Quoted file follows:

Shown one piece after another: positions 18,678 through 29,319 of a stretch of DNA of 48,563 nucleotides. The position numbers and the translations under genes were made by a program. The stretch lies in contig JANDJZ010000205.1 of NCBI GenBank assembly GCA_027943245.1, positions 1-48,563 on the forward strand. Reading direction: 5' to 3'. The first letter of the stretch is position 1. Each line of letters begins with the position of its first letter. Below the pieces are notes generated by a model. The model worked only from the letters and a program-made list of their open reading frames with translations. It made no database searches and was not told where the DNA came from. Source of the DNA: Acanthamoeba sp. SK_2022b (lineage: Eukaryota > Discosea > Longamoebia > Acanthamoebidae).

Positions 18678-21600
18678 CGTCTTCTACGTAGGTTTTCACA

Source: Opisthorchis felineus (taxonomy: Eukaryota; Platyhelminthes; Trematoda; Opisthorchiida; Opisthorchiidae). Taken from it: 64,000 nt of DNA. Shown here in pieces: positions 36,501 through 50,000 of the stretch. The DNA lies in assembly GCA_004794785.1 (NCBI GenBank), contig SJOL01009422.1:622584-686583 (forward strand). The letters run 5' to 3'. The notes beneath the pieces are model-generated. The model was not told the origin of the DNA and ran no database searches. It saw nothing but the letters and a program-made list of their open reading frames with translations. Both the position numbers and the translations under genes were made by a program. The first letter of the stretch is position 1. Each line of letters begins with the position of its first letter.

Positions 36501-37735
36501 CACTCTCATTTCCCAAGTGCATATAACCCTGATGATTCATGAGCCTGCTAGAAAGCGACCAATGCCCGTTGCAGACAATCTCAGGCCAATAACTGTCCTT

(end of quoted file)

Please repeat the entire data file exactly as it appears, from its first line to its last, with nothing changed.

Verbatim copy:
Shown one piece after another: positions 18,678 through 29,319 of a stretch of DNA of 48,563 nucleotides. The position numbers and the translations under genes were made by a program. The stretch lies in contig JANDJZ010000205.1 of NCBI GenBank assembly GCA_027943245.1, positions 1-48,563 on the forward strand. Reading direction: 5' to 3'. The first letter of the stretch is position 1. Each line of letters begins with the position of its first letter. Below the pieces are notes generated by a model. The model worked only from the letters and a program-made list of their open reading frames with translations. It made no database searches and was not told where the DNA came from. Source of the DNA: Acanthamoeba sp. SK_2022b (lineage: Eukaryota > Discosea > Longamoebia > Acanthamoebidae).

Positions 18678-21600
18678 CGTCTTCTACGTAGGTTTTCACA

Source: Opisthorchis felineus (taxonomy: Eukaryota; Platyhelminthes; Trematoda; Opisthorchiida; Opisthorchiidae). Taken from it: 64,000 nt of DNA. Shown here in pieces: positions 36,501 through 50,000 of the stretch. The DNA lies in assembly GCA_004794785.1 (NCBI GenBank), contig SJOL01009422.1:622584-686583 (forward strand). The letters run 5' to 3'. The notes beneath the pieces are model-generated. The model was not told the origin of the DNA and ran no database searches. It saw nothing but the letters and a program-made list of their open reading frames with translations. Both the position numbers and the translations under genes were made by a program. The first letter of the stretch is position 1. Each line of letters begins with the position of its first letter.

Positions 36501-37735
36501 CACTCTCATTTCCCAAGTGCATATAACCCTGATGATTCATGAGCCTGCTAGAAAGCGACCAATGCCCGTTGCAGACAATCTCAGGCCAATAACTGTCCTT